John Lennon wrote this in India while The Beatles were on a retreat learning meditation with the Maharishi.
John used "yer" instead of "your" in the title so as not to be taken too seriously. The song is a good-natured jab at the British blues scene.
A 9 minute version with Lennon, Eric Clapton, Keith Richards and Mitch Mitchell was performed on the Rolling Stones' Rock 'n' Roll Circus. Taped as a British TV special in 1968, it never aired but was released on video in 1995. This was Lennon's first performance without The Beatles.
This was the only Beatles song Lennon performed at the Toronto Rock 'n' Roll Revival concert in 1969. Eric Clapton joined him for this on guitar. After playing with him at the Toronto show, Lennon asked Clapton to join his Plastic Ono Band. Clapton considered it, but had other obligations.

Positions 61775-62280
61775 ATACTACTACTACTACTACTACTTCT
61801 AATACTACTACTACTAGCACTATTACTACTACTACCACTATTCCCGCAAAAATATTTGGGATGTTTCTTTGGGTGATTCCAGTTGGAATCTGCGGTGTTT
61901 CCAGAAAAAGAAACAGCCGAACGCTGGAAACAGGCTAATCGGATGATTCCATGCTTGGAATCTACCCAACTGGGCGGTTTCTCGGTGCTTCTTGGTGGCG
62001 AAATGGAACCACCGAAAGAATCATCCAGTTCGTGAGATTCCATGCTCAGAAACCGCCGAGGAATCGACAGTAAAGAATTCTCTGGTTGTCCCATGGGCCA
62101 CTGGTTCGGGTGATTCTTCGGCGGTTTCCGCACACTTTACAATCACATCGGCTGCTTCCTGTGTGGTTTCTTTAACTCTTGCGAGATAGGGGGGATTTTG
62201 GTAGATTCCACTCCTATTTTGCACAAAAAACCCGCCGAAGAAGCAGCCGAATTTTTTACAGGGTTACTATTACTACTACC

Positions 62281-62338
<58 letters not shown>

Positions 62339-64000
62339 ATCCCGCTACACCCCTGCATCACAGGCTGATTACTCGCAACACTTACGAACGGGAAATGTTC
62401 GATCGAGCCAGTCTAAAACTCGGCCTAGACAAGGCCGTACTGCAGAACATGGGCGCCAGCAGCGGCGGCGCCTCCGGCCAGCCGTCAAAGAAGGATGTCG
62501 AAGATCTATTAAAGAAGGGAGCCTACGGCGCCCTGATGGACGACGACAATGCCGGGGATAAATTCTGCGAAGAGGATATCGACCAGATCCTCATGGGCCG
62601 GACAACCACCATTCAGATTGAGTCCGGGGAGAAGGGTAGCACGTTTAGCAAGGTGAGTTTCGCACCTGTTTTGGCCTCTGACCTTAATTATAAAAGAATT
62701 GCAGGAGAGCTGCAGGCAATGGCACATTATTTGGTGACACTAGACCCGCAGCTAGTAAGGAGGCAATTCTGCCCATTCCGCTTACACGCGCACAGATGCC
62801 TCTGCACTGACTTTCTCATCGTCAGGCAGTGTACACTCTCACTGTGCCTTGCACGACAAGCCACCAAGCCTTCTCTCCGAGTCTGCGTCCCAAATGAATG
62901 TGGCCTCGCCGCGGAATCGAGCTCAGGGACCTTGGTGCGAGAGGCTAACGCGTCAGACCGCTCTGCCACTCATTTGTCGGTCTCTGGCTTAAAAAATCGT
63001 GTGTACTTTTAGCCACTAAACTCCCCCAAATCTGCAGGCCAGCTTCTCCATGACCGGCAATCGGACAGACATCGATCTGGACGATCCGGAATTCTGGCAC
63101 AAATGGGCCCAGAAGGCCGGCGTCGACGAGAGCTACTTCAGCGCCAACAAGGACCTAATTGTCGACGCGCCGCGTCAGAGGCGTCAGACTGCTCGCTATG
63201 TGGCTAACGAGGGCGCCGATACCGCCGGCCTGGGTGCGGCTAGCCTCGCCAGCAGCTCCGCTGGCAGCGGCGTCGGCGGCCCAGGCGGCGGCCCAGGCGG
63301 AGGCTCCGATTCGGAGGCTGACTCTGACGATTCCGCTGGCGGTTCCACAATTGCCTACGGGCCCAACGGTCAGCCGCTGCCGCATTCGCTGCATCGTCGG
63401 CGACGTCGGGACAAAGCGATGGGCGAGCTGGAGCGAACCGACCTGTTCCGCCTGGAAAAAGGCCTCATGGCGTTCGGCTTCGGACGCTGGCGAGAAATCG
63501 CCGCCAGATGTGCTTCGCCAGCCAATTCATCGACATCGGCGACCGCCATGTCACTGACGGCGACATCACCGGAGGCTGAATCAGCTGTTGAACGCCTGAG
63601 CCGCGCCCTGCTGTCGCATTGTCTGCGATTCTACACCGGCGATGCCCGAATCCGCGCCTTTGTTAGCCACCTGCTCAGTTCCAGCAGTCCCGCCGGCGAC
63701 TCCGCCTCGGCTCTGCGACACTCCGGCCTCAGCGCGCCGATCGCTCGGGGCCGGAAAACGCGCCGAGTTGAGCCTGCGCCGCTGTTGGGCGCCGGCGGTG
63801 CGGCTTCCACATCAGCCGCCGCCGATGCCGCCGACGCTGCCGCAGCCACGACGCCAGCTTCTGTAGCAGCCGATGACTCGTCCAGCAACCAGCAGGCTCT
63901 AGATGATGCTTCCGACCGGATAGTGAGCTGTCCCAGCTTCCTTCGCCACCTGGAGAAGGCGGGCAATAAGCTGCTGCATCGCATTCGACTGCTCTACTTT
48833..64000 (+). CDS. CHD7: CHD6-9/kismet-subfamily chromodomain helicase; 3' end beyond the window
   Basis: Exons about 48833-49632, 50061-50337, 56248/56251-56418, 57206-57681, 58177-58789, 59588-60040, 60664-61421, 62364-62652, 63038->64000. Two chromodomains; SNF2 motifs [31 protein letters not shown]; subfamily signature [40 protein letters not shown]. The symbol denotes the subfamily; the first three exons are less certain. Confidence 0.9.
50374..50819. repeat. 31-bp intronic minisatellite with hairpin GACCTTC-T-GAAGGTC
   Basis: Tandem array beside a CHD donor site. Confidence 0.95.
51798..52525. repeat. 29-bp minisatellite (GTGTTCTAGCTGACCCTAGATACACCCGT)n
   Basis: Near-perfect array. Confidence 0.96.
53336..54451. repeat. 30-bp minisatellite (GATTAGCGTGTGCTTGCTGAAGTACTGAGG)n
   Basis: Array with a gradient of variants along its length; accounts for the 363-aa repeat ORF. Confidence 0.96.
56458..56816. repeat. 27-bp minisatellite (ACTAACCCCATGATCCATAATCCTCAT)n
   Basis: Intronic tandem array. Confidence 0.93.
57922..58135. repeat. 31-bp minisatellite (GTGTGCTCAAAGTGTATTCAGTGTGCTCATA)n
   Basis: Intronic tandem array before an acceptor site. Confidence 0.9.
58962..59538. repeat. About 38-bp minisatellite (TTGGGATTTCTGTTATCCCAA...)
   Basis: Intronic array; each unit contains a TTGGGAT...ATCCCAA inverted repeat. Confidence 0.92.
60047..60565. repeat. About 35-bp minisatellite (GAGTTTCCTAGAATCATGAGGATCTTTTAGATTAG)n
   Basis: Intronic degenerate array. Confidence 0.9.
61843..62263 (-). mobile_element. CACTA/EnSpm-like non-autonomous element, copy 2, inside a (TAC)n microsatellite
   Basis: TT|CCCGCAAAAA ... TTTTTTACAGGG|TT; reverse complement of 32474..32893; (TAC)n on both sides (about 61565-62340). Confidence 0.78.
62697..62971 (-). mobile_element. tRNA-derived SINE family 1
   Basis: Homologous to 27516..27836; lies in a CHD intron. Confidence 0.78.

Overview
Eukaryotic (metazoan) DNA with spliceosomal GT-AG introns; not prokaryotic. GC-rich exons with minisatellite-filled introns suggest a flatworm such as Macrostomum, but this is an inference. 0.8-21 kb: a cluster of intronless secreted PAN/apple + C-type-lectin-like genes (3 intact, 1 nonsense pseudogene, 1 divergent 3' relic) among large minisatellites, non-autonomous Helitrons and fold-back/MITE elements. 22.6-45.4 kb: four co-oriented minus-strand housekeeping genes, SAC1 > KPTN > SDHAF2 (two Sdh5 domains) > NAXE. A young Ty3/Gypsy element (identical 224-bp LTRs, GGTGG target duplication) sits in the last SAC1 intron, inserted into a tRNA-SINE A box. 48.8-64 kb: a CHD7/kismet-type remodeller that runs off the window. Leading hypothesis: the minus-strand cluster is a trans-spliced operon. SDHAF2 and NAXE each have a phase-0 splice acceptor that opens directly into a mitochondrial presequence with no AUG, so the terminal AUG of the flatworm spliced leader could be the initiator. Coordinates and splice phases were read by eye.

The line "Feel so suicidal, just like Dylan's Mr. Jones" is a reference to Bob Dylan's song "Ballad of a Thin Man
In a Rolling Stone
interview, Ringo said this song was one of his all-time favorite sessions: "We were just in an 8 foot room, with no separation, just doing what we do best: playing."
VinnyVegas - Durham, NC
Ringo's count-in was edited from another take.
The Beatles recorded this in Abbey Road Studio Two's "annex," a side room which McCartney referred to as "a cupboard." They jammed together from 7pm to 5am and after 14 takes produced this parody of British blues.
McCartney told Lennon not to title this song "Year Blues," but "just say it straight." However he kept the title as he was self conscious about singing blues. In the January 1971 edition of Rolling Stone, Lennon explained this was because, "We were all listening to Sleepy John Estes and all that in art school, like everybody else. But to sing it was something else. I'm self conscious about doing it."